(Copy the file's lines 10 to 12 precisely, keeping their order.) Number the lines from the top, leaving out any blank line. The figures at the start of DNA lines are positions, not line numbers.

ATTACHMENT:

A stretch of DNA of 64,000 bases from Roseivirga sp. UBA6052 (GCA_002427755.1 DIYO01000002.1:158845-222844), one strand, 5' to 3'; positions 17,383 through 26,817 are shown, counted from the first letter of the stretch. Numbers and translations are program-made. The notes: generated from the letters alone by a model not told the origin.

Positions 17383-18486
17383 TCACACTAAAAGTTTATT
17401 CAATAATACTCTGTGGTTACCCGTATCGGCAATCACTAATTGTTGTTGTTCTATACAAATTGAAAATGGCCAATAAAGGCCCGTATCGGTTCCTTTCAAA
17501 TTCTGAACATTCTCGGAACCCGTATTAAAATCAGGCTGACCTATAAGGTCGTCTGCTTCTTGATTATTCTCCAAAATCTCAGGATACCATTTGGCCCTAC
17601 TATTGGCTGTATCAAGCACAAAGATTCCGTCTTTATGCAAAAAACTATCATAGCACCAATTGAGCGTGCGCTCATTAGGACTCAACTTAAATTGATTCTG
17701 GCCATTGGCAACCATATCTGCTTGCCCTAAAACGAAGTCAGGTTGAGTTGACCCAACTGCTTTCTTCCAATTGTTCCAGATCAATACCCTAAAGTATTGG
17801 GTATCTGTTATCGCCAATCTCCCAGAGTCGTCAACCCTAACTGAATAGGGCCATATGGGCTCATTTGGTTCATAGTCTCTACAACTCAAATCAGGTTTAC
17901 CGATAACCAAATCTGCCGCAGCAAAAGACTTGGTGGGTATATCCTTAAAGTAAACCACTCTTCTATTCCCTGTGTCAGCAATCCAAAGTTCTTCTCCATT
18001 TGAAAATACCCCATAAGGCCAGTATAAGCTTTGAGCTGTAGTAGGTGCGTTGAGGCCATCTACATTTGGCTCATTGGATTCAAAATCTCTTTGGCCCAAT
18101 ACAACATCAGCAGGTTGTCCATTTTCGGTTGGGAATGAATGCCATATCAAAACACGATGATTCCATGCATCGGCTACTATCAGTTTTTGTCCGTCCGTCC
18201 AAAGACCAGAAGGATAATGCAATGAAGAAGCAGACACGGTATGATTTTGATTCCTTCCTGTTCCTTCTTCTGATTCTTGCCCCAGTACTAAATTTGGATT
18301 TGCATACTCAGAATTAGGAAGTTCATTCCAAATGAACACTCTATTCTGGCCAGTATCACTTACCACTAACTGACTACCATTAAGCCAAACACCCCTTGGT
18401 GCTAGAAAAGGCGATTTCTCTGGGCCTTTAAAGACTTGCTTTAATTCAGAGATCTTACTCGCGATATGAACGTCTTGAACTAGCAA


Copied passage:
18001 TGAAAATACCCCATAAGGCCAGTATAAGCTTTGAGCTGTAGTAGGTGCGTTGAGGCCATCTACATTTGGCTCATTGGATTCAAAATCTCTTTGGCCCAAT
18101 ACAACATCAGCAGGTTGTCCATTTTCGGTTGGGAATGAATGCCATATCAAAACACGATGATTCCATGCATCGGCTACTATCAGTTTTTGTCCGTCCGTCC
18201 AAAGACCAGAAGGATAATGCAATGAAGAAGCAGACACGGTATGATTTTGATTCCTTCCTGTTCCTTCTTCTGATTCTTGCCCCAGTACTAAATTTGGATT